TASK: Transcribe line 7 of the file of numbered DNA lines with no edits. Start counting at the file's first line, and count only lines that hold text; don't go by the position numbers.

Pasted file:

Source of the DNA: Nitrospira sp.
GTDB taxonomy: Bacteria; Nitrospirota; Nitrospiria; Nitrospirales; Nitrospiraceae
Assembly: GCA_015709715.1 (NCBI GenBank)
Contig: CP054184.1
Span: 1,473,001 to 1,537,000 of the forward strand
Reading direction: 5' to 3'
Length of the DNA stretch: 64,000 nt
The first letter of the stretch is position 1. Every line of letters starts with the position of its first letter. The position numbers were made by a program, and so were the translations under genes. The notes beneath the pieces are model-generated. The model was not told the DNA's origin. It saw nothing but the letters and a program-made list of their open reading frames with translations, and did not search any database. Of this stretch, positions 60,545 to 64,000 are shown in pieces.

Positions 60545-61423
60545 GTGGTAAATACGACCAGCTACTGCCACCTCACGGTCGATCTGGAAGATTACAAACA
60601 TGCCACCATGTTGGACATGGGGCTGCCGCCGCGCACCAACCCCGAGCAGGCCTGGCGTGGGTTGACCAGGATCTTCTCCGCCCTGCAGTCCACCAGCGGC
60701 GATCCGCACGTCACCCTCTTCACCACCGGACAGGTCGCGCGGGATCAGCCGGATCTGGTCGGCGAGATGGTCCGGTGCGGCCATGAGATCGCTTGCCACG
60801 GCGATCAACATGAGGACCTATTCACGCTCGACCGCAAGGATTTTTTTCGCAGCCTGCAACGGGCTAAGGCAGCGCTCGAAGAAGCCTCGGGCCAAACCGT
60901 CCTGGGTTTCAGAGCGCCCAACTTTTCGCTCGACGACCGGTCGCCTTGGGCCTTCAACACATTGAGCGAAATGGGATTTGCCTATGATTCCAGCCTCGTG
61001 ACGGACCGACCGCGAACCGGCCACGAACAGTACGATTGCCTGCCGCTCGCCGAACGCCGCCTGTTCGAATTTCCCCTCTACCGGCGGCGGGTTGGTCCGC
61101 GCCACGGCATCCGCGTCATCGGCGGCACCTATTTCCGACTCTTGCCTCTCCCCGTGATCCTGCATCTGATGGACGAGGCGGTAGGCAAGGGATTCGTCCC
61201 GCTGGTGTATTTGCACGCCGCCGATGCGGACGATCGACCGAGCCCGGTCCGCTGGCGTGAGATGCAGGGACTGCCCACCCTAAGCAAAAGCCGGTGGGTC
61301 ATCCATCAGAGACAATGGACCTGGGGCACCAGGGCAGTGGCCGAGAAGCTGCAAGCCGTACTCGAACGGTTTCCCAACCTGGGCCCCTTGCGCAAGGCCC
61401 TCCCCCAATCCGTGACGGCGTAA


Length of the DNA stretch: 64,000 nt